Flaoa – Art, naturally.



Humanity is driven by an innate curiosity to know more about the planet we live in and our fascination drives us to explore our world in an attempt, sometimes to understand, sometimes merely witness, the miracle of life. For hundreds of years, naturalists and botanists have been recording the existence of different species in the form of drawings. Through botanical drawings, science meets art in a perfectly symbiotic relationship. “Botanical drawings are still the best medium to take a generic sample of a group of individuals. Drawings incorporate every stage in the life of a plant, its fruits and flowers, as well as creating a symbolic sample of the average of a species,” explains Laurence Ramon, agronomist, botanist and artist.

smBalanophora_148saturFor the past four years, Laurence has been working as a volunteer helping rehabilitate the Herbarium of Vanuatu (PVNH), located at the Forestry Department. The herbarium was created in the early 70s and its current collection comprises over 20,000 plants. In 2012, France and New Caledonia provided funding to rehabilitate the herbarium to safeguard collections and scientific botanical knowledge in Vanuatu. The project comprised the construction of a new building to hold the current collection with adequate cabinets for its preservation, a new database, training in botany of Vanuatu students, field trips to categorise further species and the recording of species in the form of drawings. During her time at the Herbarium, Laurence has produced over 250 drawings of plants. “Vanuatu has a wonderful botanist, Chanel SAM who firstly introduced me to the wonders of the local flora. It is important to keep studying and recording the diversity of Vanuatu, as there is a large variety of indigenous plants; for example, we have over 180 species of orchids. It would be great to see imported garden plants be replaced with plants that grow in Vanuatu,” she comments. The collection of drawings will be published in the book ‘Remarkable Plants of Vanuatu,’ and the exhibition will showcase some of the drawings that will be part of this book.


Laurence teamed up with Vanuatu artist Julie Sauerwein, whose screen printing work will present the real plants and flowers in a landscape of fictional colour and form. Julie first came to Vanuatu back in 1999. “I was the curator at the National Centre of Photography in France when I first meet Ralph Regenvanu, who was at the time the director of the Vanuatu Cultural Centre (VKS), on his visit to Paris. It was through this meeting that I became fascinated by Vanuatu art and culture and I was invited to come to Vanuatu to visit and see the works held in the VKS collection. The moment I set foot in Vanuatu, I was hooked,” Julie explains. For the next twelve years, Julie would return to Vanuatu several times before finally settling in the country in 2011. She is the designer and creative director behind all the Alliance Francaise communication material and has also collaborated with the Vanuatu Ministry of Education, Red Cross and Unicef creating educational posters, booklets and other materials. The exhibition will showcase Julie’s work as a fictional response to Laurence’s realistic drawings. “Plants have always fascinated me.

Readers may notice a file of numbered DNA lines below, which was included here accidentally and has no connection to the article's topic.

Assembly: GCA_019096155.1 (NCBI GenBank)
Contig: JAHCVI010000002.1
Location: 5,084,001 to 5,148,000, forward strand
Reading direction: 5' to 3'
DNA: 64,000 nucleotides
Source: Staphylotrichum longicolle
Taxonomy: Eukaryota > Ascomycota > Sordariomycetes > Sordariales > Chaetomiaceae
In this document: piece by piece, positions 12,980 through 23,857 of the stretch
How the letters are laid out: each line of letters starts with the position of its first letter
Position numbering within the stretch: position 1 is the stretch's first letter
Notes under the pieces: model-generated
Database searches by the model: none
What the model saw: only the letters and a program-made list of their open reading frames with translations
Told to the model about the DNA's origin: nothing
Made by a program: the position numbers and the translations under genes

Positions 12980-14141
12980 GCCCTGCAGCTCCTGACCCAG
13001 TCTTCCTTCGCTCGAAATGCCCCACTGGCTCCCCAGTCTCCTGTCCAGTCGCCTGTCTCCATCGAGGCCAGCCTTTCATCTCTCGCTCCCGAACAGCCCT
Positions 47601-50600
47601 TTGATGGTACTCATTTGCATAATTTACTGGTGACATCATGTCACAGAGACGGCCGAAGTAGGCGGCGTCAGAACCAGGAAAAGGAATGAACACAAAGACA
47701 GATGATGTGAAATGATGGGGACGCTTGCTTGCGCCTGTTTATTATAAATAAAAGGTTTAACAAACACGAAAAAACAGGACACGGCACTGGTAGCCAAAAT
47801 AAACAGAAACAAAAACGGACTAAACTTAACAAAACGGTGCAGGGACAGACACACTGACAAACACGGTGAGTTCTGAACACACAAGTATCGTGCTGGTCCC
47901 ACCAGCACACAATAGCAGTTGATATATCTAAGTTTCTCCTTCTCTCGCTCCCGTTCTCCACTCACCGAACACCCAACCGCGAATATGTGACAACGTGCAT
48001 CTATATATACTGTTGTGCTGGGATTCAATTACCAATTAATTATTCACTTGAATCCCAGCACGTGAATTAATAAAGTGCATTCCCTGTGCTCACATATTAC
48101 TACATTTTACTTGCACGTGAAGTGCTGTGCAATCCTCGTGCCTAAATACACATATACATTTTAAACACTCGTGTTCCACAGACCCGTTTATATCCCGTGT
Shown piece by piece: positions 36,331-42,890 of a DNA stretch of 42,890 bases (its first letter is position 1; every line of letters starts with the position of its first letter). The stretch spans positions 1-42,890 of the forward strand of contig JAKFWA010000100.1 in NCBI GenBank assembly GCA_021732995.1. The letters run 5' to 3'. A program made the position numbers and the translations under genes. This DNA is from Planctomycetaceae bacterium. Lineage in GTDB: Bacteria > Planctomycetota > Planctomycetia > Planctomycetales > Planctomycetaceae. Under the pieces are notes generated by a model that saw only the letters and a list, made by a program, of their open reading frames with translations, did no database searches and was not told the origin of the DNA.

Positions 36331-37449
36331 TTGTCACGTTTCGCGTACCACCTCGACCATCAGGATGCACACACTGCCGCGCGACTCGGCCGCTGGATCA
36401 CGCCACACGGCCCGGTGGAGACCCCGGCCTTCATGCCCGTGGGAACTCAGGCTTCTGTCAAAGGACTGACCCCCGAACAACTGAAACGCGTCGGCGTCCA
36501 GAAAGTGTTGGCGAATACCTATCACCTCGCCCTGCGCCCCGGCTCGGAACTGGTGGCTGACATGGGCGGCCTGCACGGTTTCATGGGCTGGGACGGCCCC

smFreycinetia_203saturWe consider plants to be ‘things’ as oppose as ‘living beings’ as they seem passive and uninvolved. Reading the wonderful book ‘In Praise of Plants’ by Francis Hallé, one can get a wonderful perspective of how alive, responsive and generous plants really are,” explains Julie. “We had the idea that I would ‘respond’ to Laurence’s drawings with a visual and purely unrealistic representation of her drawings on screen print form,” she says. Julie’s work has an original and unique style with a child-like simplicity of forms and a great depth of geometrical balance and contrast between colours, light and space. She uses handmade, natural paper as the medium for her screen-printing work. “Screen printing is a very old art form that was invented in China during the 1st century and developed in the 1900s in Europe, used mainly in advertisements. It was popularised by American pop artists such as Roy Lichtenstein, Robert Rauschenberg and Andy Warhol with the underlying goal to make art available to all. Today it is used as a technique of graphic art, street art, comics and design.


It can be applied to all kind of surfaces such as clothing, paper, wallpaper, books and many different objects,” she explains. During the exhibition, some of her hand drawings will also be on display. Taking the ‘flower-power’ yet another step higher, don’t miss this fantastic exhibition that blends art and knowledge to create a visual experience and a journey into the wonders of Vanuatu’s natural world.


From November 24th to 30th at Espace Culturel Francaise, next to Alliance Francaise in Port Vila’s main street.

For more information email Julie [email protected] or Laurance [email protected].